Buying a property can be stressful. However, it does not have to be difficult.

How-Does-A-Mortgage-Work

Buying a property or a home is a long and complex process. Typically, it will involve the following steps:

 

  1. Borrowing

 

You should get in touch with a mortgage broker and see how much you can actually borrow. They will help you scour the market for the best deals available and show you how to maximise your borrowing power.

 

  1. Define Your Criteria

 

The next step involves deciding the exact kind of property you are looking for. Think about how many bedrooms are required and whether you need a garden and parking. If you are buying a flat, decide whether you want a leasehold or a freehold. You should also pick areas you want to live in. Also consider the property tax banding.

 

  1. Start Searching

 

Scan local newspapers and the internet. You can also register with professional estate agents. In case you spot a property you are interested in, arrange a viewing through your agent.

 

  1. Visit Properties

 

Go out of your way to check out some properties. It is unlikely that you will find the best home straight away. However, keep going and wait until you find something that is worth your investment.

 

  1. Make an Offer

 

Once you come across something you love, make an offer. However, first ask your estate agent to find out as much as they can about the property. Most buyers make offers that are below the initial asking price. Therefore, start low and use your agent to negotiate until you reach a satisfactory price. If the property is worth the price the seller is asking, you can offer the full amount.

 

  1. Acceptance

 

In case the seller accepts your offer, ask your agent to get the home off the market. Then, hire a trustworthy solicitor.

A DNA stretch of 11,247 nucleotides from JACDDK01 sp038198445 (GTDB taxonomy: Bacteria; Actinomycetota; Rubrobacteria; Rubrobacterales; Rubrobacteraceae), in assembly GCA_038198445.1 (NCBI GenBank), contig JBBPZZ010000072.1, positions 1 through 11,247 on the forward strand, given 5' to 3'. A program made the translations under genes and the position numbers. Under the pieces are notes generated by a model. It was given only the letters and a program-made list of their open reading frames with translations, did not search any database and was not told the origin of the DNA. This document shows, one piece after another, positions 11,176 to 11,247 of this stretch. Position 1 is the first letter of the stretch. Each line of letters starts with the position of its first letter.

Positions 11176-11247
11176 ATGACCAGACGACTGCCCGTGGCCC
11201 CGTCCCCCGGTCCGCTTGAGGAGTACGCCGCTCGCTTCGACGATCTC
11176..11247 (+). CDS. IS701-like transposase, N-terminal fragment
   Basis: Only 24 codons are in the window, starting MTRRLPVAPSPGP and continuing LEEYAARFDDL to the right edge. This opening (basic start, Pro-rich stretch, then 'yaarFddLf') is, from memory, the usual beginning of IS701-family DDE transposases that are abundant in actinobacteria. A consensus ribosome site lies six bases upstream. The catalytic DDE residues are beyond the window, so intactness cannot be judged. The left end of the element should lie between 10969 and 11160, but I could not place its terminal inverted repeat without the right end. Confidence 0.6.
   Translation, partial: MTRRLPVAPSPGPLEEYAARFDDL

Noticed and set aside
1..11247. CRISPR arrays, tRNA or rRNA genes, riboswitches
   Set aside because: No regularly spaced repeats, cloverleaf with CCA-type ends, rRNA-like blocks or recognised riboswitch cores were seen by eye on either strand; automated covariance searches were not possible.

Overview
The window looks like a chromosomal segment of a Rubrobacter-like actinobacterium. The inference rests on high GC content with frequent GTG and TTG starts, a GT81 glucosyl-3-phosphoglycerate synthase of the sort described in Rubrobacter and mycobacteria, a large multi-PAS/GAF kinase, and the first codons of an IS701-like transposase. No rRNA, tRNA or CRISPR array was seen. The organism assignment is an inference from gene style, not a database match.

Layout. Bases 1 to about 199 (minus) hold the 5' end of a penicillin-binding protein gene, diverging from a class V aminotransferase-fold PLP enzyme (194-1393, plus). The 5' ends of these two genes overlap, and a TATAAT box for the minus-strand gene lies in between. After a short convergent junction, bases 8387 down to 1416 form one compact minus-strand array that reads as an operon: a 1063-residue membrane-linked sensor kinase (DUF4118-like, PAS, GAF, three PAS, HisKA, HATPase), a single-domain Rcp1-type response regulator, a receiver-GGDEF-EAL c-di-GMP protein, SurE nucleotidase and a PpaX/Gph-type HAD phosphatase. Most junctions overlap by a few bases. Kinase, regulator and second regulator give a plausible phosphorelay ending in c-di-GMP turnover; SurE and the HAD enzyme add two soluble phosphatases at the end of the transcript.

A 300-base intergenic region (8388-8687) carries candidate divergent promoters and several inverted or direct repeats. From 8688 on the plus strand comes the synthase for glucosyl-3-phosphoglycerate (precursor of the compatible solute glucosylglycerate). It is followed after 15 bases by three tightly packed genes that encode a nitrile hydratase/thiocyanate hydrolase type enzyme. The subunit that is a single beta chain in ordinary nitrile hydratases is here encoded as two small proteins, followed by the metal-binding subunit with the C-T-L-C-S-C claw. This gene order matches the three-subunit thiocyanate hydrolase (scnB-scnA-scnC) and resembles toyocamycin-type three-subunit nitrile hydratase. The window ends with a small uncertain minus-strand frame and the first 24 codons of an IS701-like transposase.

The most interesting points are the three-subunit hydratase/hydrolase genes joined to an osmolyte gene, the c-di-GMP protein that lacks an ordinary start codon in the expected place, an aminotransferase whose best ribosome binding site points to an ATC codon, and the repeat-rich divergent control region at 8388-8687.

1. Arrange the Mortgage

 

At this stage, you need to sort out your mortgage application. Here, you need to provide a lot of paperwork detailing your outgoings and income.

 

  1. Paperwork

 

Ask your solicitor to draw up a contract. The solicitor will also send a list of questions to the seller, including questionnaires asking the fittings and fixtures they will leave on vacating the property.

 

  1. Surveys

 

After you agree to the mortgage in principle, your lender will contract a surveyor to check out the property and value it. You can also hire your own surveyor for a more comprehensive look.

Go through the survey and find out everything you can about the property. Renegotiate the price with the seller if a lot of work has to be done to fit up the place. If it is too problematic, pull out of the deal before you incur more costs. However, if you are happy with the new home, arrange with your estate agent to gain access to the property.

 

  1. Exchange of Contracts

 

When your conveyer completes all necessary checks, you will sign a contract that will legally commit you to the purchase. It is at this point that you will be required to pay a deposit on the property (which is usually between 5 to 10 percent of the agreed upon price).

 

  1. Plan to Move In

 

Once everything is finalised, get a removal van and start planning to move into your new home.

Stamp Duty Overhaul in Autumn Statement